# Maximal Ideal iff Quotient Ring is Field/Proof 1/Maximal Ideal implies Quotient Ring is Field

## Theorem

Let $\struct {R, +, \circ}$ be a commutative ring with unity whose zero is $0_R$ and whose unity is $1_R$.

Let $J$ be an ideal of $R$.

Let $J$ be a maximal ideal.

Then the quotient ring $R / J$ is a field.

## Proof

Let $J$ be a maximal ideal.

Because $J \subset R$, it follows from Quotient Ring of Commutative Ring is Commutative and Quotient Ring of Ring with Unity is Ring with Unity that $R / J$ is a commutative ring with unity.

We now need to prove that every non-zero element of $\struct {R / J, +, \circ}$ has a product inverse in $R / J$.

Let $x \in R$ such that $x + J \ne J$, that is: $x \notin J$.

Thus $x + J \in R / J$ is not the zero element of $R / J$.

Take $K \subseteq R$ such that:

- $K = \set {j + r \circ x: j \in J, r \in R}$

that is, the subset of $R$ which can be expressed as a sum of an element of $J$ and a product in $R$ of $x$.

Now $0_R \in K$ as $0_R \in J$ and $0_R \in R$, giving $0_R + 0_R \circ x = 0_R$.

So:

- $(1): \quad K \ne \O$

Now let $g, h \in K$.

That is:

- $g = j_1 + r_1 \circ x, h = j_2 + r_2 \circ x$

Then:

- $-h = -j_2 + \paren {-r_2} \circ x$

But $j_1 - j_2 \in J$ from Test for Ideal.

Similarly $-r_2 \in R$.

So $-h \in K$ and we have:

- $(2) \quad g + \paren {-h} = \paren {j_1 - j_2} + \paren {r_1 - r_2} \circ x$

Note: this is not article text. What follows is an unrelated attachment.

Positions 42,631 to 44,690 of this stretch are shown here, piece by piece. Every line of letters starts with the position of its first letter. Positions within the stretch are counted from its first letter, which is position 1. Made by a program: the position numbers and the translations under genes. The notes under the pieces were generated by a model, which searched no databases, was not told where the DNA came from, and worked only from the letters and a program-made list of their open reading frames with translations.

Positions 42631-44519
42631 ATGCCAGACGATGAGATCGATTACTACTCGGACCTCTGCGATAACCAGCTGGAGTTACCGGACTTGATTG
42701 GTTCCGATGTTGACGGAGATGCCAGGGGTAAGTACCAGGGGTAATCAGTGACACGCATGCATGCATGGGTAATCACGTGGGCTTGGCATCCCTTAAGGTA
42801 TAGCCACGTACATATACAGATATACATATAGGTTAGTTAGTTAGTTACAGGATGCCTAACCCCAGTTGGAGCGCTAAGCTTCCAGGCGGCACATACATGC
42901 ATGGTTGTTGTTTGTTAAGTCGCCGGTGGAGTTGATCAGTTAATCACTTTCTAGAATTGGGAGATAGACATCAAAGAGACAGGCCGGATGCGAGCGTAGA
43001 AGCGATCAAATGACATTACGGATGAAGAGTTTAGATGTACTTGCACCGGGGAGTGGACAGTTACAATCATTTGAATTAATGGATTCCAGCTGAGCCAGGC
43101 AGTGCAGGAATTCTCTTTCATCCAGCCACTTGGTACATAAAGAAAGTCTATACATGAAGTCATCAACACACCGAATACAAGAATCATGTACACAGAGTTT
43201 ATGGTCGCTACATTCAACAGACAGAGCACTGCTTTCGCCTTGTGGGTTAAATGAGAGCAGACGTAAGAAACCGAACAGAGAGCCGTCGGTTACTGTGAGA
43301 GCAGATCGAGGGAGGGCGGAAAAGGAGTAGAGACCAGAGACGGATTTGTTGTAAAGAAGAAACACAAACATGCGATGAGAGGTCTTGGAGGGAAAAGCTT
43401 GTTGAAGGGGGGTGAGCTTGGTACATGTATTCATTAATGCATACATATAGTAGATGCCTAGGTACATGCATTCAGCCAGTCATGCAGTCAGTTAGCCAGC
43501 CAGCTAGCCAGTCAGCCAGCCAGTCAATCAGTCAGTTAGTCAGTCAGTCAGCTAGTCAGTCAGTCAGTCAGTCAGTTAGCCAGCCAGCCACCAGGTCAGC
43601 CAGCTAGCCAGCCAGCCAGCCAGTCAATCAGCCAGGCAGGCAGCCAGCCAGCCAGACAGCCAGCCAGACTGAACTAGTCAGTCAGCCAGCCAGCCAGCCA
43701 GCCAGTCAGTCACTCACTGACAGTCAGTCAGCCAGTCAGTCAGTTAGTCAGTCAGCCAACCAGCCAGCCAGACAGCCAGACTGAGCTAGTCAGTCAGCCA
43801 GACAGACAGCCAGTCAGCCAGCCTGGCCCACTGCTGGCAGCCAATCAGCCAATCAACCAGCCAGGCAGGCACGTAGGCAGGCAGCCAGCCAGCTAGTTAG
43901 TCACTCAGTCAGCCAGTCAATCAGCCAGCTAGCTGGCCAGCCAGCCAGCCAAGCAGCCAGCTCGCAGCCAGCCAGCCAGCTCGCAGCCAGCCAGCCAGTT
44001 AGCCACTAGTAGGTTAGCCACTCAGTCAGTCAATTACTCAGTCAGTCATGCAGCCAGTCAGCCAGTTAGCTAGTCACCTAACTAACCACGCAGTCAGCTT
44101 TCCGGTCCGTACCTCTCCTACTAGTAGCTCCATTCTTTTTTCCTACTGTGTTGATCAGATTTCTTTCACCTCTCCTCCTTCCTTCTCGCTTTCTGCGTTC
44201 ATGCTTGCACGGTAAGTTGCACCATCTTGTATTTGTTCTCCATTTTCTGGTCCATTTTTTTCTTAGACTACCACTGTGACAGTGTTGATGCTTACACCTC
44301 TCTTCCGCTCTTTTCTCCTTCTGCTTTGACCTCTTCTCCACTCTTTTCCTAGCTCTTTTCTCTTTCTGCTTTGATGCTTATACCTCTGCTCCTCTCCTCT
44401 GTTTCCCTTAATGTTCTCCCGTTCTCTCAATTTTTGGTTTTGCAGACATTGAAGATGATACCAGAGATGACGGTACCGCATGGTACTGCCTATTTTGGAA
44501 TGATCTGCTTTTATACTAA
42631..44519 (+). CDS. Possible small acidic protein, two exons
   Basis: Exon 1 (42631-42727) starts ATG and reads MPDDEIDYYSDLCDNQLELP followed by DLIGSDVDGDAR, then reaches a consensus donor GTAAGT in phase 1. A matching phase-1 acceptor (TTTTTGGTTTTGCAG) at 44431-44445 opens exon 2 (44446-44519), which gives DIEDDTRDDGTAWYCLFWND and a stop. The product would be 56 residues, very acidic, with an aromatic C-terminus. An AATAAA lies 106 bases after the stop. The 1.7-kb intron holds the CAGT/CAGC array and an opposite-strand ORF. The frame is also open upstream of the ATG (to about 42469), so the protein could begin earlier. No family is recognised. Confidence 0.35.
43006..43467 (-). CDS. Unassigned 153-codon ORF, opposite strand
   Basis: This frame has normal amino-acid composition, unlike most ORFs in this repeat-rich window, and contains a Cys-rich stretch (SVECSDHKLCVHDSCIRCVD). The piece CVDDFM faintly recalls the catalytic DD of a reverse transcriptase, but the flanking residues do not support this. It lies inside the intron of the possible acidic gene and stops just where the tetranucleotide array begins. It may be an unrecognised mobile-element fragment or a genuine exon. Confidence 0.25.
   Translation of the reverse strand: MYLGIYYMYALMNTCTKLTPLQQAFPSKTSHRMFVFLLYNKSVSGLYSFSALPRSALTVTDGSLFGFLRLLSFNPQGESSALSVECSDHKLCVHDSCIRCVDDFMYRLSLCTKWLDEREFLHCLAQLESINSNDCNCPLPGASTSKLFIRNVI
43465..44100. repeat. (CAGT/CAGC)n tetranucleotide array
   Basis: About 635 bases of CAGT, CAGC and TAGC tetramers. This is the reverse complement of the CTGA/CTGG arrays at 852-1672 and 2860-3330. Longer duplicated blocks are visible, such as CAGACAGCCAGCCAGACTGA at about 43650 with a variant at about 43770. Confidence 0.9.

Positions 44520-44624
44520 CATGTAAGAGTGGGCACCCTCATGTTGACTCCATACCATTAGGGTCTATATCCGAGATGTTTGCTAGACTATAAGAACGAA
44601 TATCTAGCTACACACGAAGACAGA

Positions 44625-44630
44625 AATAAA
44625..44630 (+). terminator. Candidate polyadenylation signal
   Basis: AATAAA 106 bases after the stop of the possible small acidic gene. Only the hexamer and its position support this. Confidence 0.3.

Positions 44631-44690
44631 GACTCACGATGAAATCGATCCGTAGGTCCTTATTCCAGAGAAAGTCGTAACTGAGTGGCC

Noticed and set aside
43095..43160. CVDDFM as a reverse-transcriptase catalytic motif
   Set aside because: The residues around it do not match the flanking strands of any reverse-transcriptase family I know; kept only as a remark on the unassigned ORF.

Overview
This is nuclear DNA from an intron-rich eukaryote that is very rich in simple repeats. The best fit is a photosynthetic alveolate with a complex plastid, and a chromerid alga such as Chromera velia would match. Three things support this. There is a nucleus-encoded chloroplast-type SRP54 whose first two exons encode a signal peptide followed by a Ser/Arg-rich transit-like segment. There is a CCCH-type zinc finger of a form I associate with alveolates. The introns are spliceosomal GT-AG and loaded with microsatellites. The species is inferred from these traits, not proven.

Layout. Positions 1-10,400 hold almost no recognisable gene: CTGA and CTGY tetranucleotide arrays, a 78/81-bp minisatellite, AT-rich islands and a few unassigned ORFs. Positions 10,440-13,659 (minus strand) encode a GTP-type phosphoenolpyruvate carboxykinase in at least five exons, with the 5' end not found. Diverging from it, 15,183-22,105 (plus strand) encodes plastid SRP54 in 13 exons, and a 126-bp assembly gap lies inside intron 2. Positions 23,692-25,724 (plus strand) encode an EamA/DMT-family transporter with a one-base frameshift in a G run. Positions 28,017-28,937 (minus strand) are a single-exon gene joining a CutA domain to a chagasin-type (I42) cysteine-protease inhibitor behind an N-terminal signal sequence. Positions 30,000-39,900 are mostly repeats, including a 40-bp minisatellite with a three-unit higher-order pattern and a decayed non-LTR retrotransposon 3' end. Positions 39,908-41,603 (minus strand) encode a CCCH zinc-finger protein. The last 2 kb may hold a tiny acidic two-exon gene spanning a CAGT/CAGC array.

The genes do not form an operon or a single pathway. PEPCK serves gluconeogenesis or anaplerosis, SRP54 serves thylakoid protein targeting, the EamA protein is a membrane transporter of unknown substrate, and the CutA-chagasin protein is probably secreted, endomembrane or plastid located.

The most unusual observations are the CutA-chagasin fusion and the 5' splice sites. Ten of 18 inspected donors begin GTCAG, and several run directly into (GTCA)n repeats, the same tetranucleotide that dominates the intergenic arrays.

Now consider $g \in J, y \in R$.

Then:

- $g \circ y = \paren {j_1 + r_1 \circ x} \circ y = \paren {j_1 \circ y} + \paren {r_1 \circ y} \circ x$

which is valid by the fact that $R$ is a commutative ring.

But as $J$ is an ideal:

- $\paren {j_1 \circ y} \in J$

while $r_1 \circ y \in R$.

Thus:

- $(3) \quad g \circ y \in K$

and similarly:

- $(3) \quad y \circ g \in K$

So Test for Ideal can be applied to statements $(1)$ to $(3)$, and it is seen that $K$ is an ideal of $R$.

Now:

\(\displaystyle j\) | \(\in\) | \(\displaystyle J\) | |||||||||||

\(\displaystyle \leadsto \ \ \) | \(\displaystyle j + 0_R \circ x\) | \(\in\) | \(\displaystyle K\) | ||||||||||

\(\displaystyle \leadsto \ \ \) | \(\displaystyle j\) | \(\in\) | \(\displaystyle K\) | ||||||||||

\(\displaystyle \leadsto \ \ \) | \(\displaystyle J\) | \(\subseteq\) | \(\displaystyle K\) |

and because $x = 0_R + 1_R \circ x$ (remember $0_R \in J$), then $x \in K$ too.

So, because $x \notin J$, $K$ is an ideal such that $J \subset K \subseteq R$.

Because $J$ is a maximal ideal, then $K = R$.

Thus $1_R \in K$ and thus:

- $\exists j_0 \in J, s \in R: 1_R = j_0 + s \circ x$

So:

- $1_R + \paren {-s \circ x} = j_0 \in J$

Hence:

- $1_R + J = s \circ x + J = \paren {s + J} \circ \paren {x + J}$

So in the commutative ring $\struct {R / J, +, \circ}$, the product inverse of $x + J$ is $s + J$.

The result follows.

$\blacksquare$

## Sources

- 1978: Thomas A. Whitelaw:
*An Introduction to Abstract Algebra*... (previous) ... (next): $\S 63.1$ Construction of fields as factor rings